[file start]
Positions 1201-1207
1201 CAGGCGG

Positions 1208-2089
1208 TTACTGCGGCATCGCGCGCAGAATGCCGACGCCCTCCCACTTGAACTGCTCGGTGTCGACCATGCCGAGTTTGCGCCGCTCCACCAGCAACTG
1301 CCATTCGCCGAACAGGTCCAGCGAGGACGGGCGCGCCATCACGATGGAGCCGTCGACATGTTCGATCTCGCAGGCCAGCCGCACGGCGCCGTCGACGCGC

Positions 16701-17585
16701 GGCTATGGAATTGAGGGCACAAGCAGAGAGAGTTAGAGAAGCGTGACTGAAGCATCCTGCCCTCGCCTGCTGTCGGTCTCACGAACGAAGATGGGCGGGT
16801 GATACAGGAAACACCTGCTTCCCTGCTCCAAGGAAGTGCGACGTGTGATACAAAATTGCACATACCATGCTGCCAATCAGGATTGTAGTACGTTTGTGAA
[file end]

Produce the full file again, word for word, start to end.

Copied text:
Positions 1201-1207
1201 CAGGCGG

Positions 1208-2089
1208 TTACTGCGGCATCGCGCGCAGAATGCCGACGCCCTCCCACTTGAACTGCTCGGTGTCGACCATGCCGAGTTTGCGCCGCTCCACCAGCAACTG
1301 CCATTCGCCGAACAGGTCCAGCGAGGACGGGCGCGCCATCACGATGGAGCCGTCGACATGTTCGATCTCGCAGGCCAGCCGCACGGCGCCGTCGACGCGC

Positions 16701-17585
16701 GGCTATGGAATTGAGGGCACAAGCAGAGAGAGTTAGAGAAGCGTGACTGAAGCATCCTGCCCTCGCCTGCTGTCGGTCTCACGAACGAAGATGGGCGGGT
16801 GATACAGGAAACACCTGCTTCCCTGCTCCAAGGAAGTGCGACGTGTGATACAAAATTGCACATACCATGCTGCCAATCAGGATTGTAGTACGTTTGTGAA